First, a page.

Kernels of Nonsense is a bimonthly feature where I discuss various bookish topics. Today I’m going to talk about my somewhat obsessive love for the literary relationship that changes from contentious to romantic.
I’m talking about the I-kind-of-hate-you-and-I-always-feel-the-need-to-argue-with-you-and-no-this-isn’t-sexual-tension-I’m-feeling-because-I-hate-you-okay-maybe-I-like-you-a-little kind of relationship. It’s the one in which two characters are seen butting heads more often than not. I like to refer to it as the Elizabeth-Darcy relationship because these two literary characters spend the majority of Pride and Prejudice not seeing eye-to-eye and because most P&P retellings underscore the discord between the two leads.
For those who haven’t read Pride and Prejudice (I encourage you to do so), Elizabeth Bennet and Fitzwilliam Darcy get off on the wrong foot. After overhearing him call her “tolerable” and witnessing his utter lack of cordial manners, Elizabeth is convinced Darcy is an arrogant jerk. Darcy, on the other hand, notices Elizabeth only long enough to acknowledge her existence and see the insufferable impropriety of her family.
What I love about the shift from “I hate you” to “I kind of like you” is the character development. Two characters, equally stubborn, must undergo change in order to move from the idea that the other is completely incompatible to being head-over-heels in love. Instead of the traditional wooing through pretty words and long walks, two characters grow together and eventually find common ground through their confrontations.
Contention is good. Contention adds to a story through its characters rather than through the plot. Contention also shows equality. It implies a challenge from both parties and I love it when characters (especially romantic interests) challenge one another. It builds tension and gives both characters a chance to shine. And even after the two finally acknowledge their feelings, this contention does not have to end because let’s face it, sometimes watching two characters argue is just fun.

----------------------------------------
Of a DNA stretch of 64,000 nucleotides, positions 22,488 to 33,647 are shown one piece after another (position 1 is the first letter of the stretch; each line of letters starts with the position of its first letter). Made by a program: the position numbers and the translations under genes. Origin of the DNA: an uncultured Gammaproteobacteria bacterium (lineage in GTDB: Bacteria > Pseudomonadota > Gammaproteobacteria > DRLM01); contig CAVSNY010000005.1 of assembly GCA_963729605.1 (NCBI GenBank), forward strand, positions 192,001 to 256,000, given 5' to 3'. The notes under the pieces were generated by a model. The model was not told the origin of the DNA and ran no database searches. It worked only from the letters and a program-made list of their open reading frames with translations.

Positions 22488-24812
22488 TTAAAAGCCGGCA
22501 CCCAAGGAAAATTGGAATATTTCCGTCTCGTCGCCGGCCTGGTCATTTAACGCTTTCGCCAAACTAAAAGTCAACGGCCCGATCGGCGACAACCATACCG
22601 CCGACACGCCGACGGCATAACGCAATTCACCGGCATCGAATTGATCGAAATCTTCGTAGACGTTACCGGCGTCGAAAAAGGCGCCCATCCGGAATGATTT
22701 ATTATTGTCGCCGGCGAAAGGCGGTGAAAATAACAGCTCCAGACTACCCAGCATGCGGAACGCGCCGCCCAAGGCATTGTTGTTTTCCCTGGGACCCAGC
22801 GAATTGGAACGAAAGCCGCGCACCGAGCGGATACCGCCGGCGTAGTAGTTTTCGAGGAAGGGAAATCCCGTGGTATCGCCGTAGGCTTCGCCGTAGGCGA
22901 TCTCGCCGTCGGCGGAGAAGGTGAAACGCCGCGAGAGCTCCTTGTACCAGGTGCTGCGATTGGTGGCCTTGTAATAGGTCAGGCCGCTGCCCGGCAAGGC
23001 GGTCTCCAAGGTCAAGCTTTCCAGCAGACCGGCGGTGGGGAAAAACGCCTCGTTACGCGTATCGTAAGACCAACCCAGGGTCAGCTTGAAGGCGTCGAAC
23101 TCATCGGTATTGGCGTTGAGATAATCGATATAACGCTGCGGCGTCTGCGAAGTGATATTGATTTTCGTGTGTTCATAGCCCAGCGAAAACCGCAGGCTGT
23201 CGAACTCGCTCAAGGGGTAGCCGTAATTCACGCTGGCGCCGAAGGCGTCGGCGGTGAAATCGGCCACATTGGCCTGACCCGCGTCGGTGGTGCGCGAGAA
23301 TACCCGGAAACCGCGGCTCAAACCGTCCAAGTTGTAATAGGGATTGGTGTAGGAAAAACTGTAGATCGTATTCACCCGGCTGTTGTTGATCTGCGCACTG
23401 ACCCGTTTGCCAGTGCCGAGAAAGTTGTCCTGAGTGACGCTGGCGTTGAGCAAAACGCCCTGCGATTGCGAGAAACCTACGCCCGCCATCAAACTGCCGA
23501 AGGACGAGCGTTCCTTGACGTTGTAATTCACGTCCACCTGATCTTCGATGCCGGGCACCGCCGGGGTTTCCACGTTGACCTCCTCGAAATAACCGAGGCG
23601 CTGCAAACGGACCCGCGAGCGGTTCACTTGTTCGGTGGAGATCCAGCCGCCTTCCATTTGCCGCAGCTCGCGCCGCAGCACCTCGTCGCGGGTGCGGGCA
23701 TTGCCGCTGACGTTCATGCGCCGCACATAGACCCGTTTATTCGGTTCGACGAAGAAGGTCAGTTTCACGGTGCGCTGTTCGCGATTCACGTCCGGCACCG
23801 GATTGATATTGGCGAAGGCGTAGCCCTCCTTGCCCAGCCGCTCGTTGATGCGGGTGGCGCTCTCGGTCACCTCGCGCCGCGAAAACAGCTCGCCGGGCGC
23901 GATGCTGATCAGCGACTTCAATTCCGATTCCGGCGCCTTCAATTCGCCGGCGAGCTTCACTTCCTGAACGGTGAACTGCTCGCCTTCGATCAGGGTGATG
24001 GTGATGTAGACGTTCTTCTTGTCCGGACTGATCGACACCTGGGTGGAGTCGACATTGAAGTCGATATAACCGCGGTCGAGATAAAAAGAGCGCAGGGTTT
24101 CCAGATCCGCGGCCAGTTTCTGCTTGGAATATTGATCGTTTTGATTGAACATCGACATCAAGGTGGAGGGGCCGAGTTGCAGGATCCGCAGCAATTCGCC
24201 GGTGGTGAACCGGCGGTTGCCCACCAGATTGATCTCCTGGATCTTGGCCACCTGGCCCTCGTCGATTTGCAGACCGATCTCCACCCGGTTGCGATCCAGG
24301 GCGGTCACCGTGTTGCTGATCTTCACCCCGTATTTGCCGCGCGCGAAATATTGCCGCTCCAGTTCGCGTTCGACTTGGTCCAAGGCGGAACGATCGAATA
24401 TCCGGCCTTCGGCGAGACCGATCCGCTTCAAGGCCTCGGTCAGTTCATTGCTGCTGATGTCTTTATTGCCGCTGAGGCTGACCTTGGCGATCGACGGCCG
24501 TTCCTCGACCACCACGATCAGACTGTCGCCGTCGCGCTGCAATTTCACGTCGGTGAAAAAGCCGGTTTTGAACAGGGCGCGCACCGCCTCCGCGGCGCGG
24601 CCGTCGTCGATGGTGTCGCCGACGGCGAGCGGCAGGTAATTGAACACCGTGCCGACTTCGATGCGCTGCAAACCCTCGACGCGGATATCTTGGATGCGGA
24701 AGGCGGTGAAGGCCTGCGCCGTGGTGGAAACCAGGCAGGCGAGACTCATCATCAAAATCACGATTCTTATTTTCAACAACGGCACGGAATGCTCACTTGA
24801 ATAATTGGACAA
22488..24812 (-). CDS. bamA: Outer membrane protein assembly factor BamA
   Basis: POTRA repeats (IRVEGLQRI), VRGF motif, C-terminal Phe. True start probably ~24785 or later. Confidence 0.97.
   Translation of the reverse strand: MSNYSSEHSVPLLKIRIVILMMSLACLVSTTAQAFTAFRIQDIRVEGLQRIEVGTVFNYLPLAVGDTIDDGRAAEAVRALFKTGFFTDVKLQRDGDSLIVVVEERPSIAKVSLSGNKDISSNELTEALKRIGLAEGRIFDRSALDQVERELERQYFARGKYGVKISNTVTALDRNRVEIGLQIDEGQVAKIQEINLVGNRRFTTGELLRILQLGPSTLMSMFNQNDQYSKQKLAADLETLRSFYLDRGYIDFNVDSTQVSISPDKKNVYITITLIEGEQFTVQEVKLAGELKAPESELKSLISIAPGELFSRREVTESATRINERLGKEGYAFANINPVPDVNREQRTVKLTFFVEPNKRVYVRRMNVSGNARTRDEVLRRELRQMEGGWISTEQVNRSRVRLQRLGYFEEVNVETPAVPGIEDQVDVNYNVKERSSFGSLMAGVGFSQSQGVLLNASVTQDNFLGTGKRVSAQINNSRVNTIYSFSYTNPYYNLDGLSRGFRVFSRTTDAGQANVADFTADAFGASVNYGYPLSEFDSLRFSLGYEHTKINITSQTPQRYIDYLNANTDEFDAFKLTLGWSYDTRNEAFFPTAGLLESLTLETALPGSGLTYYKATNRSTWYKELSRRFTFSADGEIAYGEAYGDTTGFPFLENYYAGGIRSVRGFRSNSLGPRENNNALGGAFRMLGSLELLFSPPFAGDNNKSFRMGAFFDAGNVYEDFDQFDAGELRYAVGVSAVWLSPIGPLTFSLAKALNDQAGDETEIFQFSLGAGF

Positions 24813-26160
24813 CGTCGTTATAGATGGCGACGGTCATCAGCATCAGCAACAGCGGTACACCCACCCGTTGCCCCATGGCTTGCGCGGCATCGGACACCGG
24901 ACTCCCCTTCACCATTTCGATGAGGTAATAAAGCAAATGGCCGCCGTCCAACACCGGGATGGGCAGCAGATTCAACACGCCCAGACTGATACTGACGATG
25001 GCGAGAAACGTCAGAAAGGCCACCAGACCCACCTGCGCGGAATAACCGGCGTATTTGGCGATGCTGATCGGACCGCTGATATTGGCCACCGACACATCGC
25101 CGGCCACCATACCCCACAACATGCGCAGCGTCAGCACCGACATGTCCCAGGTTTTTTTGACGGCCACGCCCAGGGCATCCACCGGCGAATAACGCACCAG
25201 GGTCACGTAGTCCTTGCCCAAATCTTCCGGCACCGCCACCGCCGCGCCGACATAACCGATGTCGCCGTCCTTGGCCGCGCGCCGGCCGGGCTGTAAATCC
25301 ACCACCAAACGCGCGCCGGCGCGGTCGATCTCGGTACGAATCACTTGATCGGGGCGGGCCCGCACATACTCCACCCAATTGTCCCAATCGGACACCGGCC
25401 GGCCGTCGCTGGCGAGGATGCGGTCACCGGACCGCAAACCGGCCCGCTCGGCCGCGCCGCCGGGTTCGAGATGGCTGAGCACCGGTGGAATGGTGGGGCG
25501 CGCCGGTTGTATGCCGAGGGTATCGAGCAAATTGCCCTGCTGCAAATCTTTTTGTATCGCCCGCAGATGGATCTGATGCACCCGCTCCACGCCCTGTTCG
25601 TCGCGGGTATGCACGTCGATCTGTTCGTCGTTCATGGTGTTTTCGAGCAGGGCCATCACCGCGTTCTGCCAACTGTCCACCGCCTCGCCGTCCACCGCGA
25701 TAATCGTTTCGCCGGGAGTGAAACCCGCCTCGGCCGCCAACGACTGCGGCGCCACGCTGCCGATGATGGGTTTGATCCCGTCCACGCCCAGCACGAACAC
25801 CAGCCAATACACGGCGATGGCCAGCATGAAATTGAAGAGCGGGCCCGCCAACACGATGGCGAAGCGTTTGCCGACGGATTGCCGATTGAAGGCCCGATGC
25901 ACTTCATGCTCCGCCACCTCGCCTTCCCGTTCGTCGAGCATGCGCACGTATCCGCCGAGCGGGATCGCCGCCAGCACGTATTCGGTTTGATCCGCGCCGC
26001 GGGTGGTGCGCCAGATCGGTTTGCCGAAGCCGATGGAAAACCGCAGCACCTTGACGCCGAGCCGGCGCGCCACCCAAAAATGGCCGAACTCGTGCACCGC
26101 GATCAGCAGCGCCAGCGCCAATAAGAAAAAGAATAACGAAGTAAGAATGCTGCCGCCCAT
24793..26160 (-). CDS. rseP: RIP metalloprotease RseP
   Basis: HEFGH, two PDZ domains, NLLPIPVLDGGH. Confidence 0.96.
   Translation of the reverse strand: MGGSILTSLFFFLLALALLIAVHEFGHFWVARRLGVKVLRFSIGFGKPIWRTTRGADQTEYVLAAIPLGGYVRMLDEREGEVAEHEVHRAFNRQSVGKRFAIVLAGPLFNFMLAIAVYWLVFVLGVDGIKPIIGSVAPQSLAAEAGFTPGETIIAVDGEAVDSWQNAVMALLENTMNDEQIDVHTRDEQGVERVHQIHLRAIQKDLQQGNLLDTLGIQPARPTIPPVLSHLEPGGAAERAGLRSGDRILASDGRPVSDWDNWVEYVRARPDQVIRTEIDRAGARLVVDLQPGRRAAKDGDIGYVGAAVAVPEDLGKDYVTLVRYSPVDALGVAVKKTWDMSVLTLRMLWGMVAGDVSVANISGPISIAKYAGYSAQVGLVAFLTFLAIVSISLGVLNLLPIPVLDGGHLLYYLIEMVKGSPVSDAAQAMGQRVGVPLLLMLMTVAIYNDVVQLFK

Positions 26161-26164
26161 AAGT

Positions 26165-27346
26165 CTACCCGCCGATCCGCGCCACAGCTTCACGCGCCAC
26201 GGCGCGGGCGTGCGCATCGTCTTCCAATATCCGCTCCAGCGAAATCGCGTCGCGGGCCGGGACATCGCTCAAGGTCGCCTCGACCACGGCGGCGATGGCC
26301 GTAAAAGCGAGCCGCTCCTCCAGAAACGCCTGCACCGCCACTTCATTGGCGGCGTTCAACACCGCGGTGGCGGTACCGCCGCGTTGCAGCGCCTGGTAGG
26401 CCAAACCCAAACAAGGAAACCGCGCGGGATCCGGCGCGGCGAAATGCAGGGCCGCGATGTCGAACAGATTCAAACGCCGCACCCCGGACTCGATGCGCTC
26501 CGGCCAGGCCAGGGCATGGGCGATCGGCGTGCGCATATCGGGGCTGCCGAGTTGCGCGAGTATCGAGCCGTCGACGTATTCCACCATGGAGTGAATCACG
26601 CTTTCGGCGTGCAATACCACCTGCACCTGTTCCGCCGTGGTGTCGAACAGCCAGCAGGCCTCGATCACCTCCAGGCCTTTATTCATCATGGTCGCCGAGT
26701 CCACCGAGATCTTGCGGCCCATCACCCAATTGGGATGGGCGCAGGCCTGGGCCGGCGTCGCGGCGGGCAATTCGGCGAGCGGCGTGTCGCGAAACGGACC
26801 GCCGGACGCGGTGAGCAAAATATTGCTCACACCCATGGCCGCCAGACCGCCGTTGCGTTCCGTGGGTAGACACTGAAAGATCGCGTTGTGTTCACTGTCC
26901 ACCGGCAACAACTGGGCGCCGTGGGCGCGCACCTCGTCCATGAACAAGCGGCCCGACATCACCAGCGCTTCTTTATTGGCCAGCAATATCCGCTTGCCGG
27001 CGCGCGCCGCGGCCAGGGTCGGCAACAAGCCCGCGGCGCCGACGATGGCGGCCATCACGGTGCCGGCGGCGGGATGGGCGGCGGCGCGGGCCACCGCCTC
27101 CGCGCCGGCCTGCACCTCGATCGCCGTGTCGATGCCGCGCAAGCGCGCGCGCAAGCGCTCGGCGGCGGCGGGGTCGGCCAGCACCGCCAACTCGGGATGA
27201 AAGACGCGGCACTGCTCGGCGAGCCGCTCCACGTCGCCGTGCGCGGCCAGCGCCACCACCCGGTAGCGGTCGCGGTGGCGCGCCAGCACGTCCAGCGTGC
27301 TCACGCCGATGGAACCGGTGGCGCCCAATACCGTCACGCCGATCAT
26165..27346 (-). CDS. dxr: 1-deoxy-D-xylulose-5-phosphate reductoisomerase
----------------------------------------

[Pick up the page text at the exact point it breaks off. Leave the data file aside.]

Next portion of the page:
Usually there is a period of time when only one party holds romantic feelings for the other and the other character is either still in denial or still dislikes the other. Here we have the unrequited-love aspect of the Elizabeth-Darcy type of relationship. Some people are not fans of unrequited love, but I think that if you know the direction of the story, unrequited love can be utilized to draw the reader in.
A contentious relationship also employs the will-they or won’t-they trope. This is what keeps readers reading. It can at times be agonizing and may or may not induce the reader to yell at said book (I may or may not be speaking from personal experience). If this is the case, the reader is lost to the story, he or she is invested, and he or she will stick with the story until the end.
Any book with a romantic story more akin to the slow-burn than the insta-love trope is appealing in my eyes. I like seeing characters’ beliefs and prejudices challenged. I like the idea that two individuals, equal in strength, can learn from one another even if they are reluctant at first. I like seeing two characters, who may disagree, find that they may be more alike than they thought. I like seeing the moment when they realize their compatibility is undeniable.
Here are a few of my favorite books which feature the contentious relationship:
(links will take you to Goodreads)
Pride and Prejudice by Jane Austen (of course I was going to list it)
What is your opinion on the contentious relationship? What do you like/dislike about these kind of romances? What are some of your favorite books with contentious relationships? Tell me, so I can pick them up! Let me know in the comments.